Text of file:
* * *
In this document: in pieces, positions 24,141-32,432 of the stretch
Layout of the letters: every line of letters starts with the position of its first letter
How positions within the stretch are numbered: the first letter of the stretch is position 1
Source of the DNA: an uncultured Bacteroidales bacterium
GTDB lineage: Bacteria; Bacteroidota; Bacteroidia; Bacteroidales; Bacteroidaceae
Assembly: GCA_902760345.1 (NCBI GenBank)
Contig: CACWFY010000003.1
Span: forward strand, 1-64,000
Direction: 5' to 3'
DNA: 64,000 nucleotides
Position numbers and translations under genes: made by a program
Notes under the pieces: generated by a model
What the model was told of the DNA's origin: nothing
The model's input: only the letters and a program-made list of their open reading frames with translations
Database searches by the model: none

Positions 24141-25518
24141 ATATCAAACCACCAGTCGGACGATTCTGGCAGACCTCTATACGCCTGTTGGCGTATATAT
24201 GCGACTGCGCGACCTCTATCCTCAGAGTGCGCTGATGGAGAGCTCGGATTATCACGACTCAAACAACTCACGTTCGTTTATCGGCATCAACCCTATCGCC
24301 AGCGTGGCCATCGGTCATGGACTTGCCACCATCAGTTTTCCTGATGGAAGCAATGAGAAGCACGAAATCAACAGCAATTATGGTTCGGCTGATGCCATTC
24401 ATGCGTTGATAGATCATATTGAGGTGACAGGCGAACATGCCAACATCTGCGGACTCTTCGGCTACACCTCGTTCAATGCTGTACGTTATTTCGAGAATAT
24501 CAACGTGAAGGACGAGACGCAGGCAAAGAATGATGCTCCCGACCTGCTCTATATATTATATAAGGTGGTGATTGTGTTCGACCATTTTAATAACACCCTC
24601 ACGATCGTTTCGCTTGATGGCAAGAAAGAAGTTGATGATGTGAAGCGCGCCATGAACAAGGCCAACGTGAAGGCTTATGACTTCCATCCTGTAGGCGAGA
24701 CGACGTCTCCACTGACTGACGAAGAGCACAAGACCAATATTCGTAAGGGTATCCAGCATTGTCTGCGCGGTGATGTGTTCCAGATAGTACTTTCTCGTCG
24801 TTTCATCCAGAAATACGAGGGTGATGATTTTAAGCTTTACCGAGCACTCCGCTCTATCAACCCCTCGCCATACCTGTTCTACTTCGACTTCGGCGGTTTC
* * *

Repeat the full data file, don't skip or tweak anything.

In this document: in pieces, positions 24,141-32,432 of the stretch
Layout of the letters: every line of letters starts with the position of its first letter
How positions within the stretch are numbered: the first letter of the stretch is position 1
Source of the DNA: an uncultured Bacteroidales bacterium
GTDB lineage: Bacteria; Bacteroidota; Bacteroidia; Bacteroidales; Bacteroidaceae
Assembly: GCA_902760345.1 (NCBI GenBank)
Contig: CACWFY010000003.1
Span: forward strand, 1-64,000
Direction: 5' to 3'
DNA: 64,000 nucleotides
Position numbers and translations under genes: made by a program
Notes under the pieces: generated by a model
What the model was told of the DNA's origin: nothing
The model's input: only the letters and a program-made list of their open reading frames with translations
Database searches by the model: none

Positions 24141-25518
24141 ATATCAAACCACCAGTCGGACGATTCTGGCAGACCTCTATACGCCTGTTGGCGTATATAT
24201 GCGACTGCGCGACCTCTATCCTCAGAGTGCGCTGATGGAGAGCTCGGATTATCACGACTCAAACAACTCACGTTCGTTTATCGGCATCAACCCTATCGCC
24301 AGCGTGGCCATCGGTCATGGACTTGCCACCATCAGTTTTCCTGATGGAAGCAATGAGAAGCACGAAATCAACAGCAATTATGGTTCGGCTGATGCCATTC
24401 ATGCGTTGATAGATCATATTGAGGTGACAGGCGAACATGCCAACATCTGCGGACTCTTCGGCTACACCTCGTTCAATGCTGTACGTTATTTCGAGAATAT
24501 CAACGTGAAGGACGAGACGCAGGCAAAGAATGATGCTCCCGACCTGCTCTATATATTATATAAGGTGGTGATTGTGTTCGACCATTTTAATAACACCCTC
24601 ACGATCGTTTCGCTTGATGGCAAGAAAGAAGTTGATGATGTGAAGCGCGCCATGAACAAGGCCAACGTGAAGGCTTATGACTTCCATCCTGTAGGCGAGA
24701 CGACGTCTCCACTGACTGACGAAGAGCACAAGACCAATATTCGTAAGGGTATCCAGCATTGTCTGCGCGGTGATGTGTTCCAGATAGTACTTTCTCGTCG
24801 TTTCATCCAGAAATACGAGGGTGATGATTTTAAGCTTTACCGAGCACTCCGCTCTATCAACCCCTCGCCATACCTGTTCTACTTCGACTTCGGCGGTTTC